Descent below the decision height and failure to execute a go-around in bad weather resulted in the crew of an IrAero Antonov An-24 flying the aircraft into trees at Blagoveshchensk.
Russia's Interstate Aviation Committee (MAK) concluded that the crew made an "erroneous decision" to attempt the approach in a turbulent thunderstorm and heavy rain, which greatly reduced visibility.
The landing runway had already been switched from 18 to 36, owing to the poor weather - introducing a tailwind component for the approaching aircraft.
On approach to runway 36 the aircraft (RA-46561) was still 350m (1,150ft) above the ground while just 3km (1.6nm) from the threshold - twice the height of the normal glidepath.
It subsequently descended rapidly, reaching a descent rate of 1,970ft/min (10m/s), prompting a warning from on-board systems.
Despite the runway switch, the visibility remained below minima. IrAero procedures required the captain to abort the landing if dangerous weather was present, but the crew continued to descend on the approach, MAK stated in its report on the 8 August 2011 incident.
Inadequate meteorological data and poor communication to the pilots about the actual weather conditions contributed to the crash.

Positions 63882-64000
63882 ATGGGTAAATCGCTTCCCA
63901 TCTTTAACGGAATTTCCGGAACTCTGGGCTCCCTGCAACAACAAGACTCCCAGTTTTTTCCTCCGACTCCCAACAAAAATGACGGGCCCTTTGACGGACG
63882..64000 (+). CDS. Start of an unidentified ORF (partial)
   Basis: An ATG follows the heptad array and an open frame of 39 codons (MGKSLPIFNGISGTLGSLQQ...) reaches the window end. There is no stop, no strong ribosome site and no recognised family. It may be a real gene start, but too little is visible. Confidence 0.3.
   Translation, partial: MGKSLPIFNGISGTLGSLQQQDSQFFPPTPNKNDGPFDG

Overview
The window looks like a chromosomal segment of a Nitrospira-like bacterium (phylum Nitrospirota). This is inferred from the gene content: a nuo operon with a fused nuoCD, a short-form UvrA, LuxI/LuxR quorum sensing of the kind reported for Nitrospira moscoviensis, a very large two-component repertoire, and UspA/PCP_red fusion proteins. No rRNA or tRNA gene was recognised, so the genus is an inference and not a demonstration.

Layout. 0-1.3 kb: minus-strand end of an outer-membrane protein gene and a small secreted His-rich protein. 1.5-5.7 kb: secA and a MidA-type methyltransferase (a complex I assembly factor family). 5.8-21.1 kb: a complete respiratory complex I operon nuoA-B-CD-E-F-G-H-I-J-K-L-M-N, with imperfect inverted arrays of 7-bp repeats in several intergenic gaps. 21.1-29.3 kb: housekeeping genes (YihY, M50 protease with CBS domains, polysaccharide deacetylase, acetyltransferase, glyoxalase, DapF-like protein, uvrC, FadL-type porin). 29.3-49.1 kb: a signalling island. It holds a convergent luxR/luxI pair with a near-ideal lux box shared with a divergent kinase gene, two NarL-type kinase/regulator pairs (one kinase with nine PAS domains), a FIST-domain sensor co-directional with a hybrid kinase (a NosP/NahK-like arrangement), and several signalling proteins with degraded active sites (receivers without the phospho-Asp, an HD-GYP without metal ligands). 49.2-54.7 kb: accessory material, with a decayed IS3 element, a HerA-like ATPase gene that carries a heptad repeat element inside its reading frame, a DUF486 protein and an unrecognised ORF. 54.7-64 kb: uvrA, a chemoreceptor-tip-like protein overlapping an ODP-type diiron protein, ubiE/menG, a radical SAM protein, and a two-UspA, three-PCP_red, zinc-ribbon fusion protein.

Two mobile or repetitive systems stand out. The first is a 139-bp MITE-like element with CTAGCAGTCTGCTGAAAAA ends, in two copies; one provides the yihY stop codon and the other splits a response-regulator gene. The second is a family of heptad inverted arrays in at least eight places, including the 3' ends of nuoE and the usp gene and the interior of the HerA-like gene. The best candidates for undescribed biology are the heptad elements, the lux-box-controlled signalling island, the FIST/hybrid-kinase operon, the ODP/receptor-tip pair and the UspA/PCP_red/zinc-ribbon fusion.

The inquiry primarily attributes responsibility to the crew for failing to abort the approach despite the turbulence and rain, and visibility of just 400m - far below minima. Poor vertical visibility also meant there was no visual contact with ground references, and MAK says the crew was "obliged" to execute a go-around under such circumstances.
The aircraft drifted 210m to the right of the runway centreline at low altitude and hit a bank of trees at high speed. It skidded for 350m, suffering substantial damage, but all 37 occupants survived.
Russian authorities recently cited descent below minima in poor conditions as being a particular concern regarding aviation safety in the country.